An American expert on Philippine politics, Prof. W. Scott Thompson, once noted that, in the post-Edsa years, every politician who dares raise the issue of birth control gets summoned to Villa San Miguel to get a lecture, and an implied warning, from the powerful Cardinal-Archbishop of Manila. But we can fairly say that those who succumbed to the pressure—and they all, except Ramos and Flavier, did— just didn’t have enough political will to stand up to the Cardinal, probably because they thought it would have been politically suicidal to have done so. Which is just not true.
With the right political will, it has always been, and would always be, possible, if not easy, to win on a political issue against the Church. Quezon, Laurel and Recto, Ramos and Flavier all did. They stood up to the Church and never had to suffer politically for it; indeed, Flavier even became a topnotcher senator partly because of it. This is because, while eighty-five percent of Filipinos are on paper loyal to the Church, their loyalty is generally pliable at best. The Church’s authority on Catholics does not cover the political realm. Look at the surveys. Ask an ordinary Catholic.
In fact, the Church has more to lose if it insists on going all-out against the RH Bill. Already, some people are turned off by the manner, indeed the arrogance, with which the Church is expressing its opposition to the measure. In a well-written post, for instance, blogger Marck Ronald Rimorim reminds Fr. Ilano, who turned away pro-RH Bill churchgoers in Baguio, that Jesus Christ never turned away even tax-collectors and prostitutes.
Senator Joker Arroyo correctly stated that should the Church go all-out against reproductive health, “it will just show how weak their [sic] hold is on their flock.” Sociologist Randy David presents a compelling analysis of this reality by arguing that modernity dictates that social institutions focus solely on their domains and refrain from encroaching on another social institution’s realm; and that to go against these modern rules would only create problems for that social institution. In To God’s What Is God’s, David wrote: “When the clergy, for instance, begin to directly assume key roles in various worldly function systems (like politics), they risk undermining their authority as moral shepherds. Their own flock starts to question their wisdom.”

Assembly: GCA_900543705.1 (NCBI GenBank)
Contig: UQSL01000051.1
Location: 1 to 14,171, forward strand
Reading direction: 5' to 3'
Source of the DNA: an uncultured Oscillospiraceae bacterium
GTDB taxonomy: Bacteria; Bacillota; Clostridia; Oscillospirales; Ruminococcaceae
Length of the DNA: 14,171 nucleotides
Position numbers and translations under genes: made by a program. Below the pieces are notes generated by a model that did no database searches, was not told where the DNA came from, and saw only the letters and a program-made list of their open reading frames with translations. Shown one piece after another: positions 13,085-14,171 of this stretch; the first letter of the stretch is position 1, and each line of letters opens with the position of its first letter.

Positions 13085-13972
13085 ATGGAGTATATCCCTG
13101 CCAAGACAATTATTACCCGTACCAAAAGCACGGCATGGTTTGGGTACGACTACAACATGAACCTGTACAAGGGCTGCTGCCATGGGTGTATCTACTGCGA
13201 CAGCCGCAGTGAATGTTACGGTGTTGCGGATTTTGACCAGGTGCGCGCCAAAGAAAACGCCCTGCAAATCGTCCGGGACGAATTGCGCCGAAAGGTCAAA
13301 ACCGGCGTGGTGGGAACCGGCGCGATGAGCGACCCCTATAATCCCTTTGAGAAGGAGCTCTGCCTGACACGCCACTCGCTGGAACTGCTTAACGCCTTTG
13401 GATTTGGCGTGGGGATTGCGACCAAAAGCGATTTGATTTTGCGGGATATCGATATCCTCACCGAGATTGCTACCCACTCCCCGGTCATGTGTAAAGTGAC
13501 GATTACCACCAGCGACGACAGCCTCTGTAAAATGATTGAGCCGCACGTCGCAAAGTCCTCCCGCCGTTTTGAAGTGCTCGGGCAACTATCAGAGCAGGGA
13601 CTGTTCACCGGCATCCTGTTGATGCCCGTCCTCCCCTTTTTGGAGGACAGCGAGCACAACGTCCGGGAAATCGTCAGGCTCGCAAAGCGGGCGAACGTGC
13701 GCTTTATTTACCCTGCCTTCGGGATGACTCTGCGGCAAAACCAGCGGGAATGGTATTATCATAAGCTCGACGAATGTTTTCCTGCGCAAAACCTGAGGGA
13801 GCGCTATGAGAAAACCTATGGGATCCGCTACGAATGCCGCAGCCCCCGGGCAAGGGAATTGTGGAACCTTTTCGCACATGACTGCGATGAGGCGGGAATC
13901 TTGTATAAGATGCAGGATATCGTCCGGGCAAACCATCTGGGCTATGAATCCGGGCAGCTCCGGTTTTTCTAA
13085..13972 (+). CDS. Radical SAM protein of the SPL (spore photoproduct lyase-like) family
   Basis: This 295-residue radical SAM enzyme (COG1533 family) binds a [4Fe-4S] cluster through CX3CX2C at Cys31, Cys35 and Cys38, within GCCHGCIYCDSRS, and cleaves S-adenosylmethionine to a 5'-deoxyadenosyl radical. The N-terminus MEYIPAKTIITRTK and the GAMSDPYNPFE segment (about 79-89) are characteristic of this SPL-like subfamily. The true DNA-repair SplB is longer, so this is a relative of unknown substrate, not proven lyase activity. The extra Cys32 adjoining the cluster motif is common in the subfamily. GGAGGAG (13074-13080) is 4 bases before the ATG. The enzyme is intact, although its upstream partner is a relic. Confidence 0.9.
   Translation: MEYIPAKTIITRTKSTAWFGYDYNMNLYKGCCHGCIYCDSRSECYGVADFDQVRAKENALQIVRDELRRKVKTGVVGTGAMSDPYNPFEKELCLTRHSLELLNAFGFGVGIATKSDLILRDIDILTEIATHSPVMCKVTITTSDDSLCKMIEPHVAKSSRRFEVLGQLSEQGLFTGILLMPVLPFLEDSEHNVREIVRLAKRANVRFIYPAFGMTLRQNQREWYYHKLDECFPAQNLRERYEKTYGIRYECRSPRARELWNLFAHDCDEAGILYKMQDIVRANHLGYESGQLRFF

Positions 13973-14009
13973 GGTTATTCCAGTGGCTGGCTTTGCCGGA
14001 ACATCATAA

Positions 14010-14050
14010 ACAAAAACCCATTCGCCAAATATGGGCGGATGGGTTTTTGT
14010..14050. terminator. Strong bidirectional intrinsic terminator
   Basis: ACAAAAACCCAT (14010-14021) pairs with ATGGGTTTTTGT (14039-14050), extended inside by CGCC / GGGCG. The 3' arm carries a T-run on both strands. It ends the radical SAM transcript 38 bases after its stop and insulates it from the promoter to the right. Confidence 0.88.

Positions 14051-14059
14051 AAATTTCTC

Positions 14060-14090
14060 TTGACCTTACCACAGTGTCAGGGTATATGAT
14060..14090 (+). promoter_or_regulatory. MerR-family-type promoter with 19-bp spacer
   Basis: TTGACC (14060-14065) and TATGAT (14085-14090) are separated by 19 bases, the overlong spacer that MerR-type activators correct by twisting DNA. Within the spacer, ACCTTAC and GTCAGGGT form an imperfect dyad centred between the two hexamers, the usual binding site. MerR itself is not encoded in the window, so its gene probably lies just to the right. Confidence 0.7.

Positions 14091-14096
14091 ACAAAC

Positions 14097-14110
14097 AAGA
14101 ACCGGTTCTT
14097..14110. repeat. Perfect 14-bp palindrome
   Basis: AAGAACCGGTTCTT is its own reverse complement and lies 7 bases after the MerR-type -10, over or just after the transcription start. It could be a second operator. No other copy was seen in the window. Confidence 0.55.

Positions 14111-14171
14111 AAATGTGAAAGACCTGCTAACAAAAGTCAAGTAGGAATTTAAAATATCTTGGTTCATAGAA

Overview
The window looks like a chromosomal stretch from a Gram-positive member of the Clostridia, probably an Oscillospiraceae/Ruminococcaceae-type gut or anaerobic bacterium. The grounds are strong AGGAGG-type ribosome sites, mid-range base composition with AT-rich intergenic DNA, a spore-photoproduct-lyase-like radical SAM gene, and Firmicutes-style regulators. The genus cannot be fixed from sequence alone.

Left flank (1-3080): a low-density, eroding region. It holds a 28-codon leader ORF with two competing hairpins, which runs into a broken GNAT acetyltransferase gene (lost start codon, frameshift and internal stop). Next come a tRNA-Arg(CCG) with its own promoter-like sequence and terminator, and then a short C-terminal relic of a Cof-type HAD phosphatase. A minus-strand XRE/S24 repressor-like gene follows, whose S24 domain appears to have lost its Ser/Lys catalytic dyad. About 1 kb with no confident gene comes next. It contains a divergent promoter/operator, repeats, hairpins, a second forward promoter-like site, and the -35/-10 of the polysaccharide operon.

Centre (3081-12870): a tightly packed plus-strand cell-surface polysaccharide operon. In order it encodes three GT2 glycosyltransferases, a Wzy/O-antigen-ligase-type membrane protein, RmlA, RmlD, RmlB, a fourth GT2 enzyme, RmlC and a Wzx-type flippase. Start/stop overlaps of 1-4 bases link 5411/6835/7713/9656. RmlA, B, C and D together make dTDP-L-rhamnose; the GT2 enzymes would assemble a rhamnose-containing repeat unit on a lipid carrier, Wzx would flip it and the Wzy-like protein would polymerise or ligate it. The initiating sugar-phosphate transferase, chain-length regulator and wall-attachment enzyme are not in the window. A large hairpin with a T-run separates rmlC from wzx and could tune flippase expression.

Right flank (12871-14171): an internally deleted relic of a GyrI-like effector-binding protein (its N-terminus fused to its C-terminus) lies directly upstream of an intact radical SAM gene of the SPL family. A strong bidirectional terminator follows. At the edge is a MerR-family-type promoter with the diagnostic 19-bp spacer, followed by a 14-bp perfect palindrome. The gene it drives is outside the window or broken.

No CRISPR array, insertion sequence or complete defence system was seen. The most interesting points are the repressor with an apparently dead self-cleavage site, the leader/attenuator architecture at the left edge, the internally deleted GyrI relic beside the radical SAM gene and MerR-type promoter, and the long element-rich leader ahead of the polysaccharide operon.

Interestingly, even Pope Benedict XVI himself agrees with this view. In an address to a Catholic Bishop’s Conference in Latin America, he said: “The political task is not the immediate competence of the Church. Respect for healthy secularity, including the pluralism of political opinions, is essential in the authentic Christian tradition. If the Church were to start transforming herself into a directly political subject, she would do less, not more, for the poor and for justice because she would lose her independence and her moral authority.”
He could have been addressing his Filipino bishops.
It is obvious that President Aquino, if he really is serious about it, would win this battle. The Church should consider shifting the battle to another front. Instead of opposing a legislation that would give the poor the choice to avail of contraceptives, men of the cloth should instead encourage the poor not to avail of contraceptives even if they have the choice to do so.
But of course, that would prove to be even more challenging.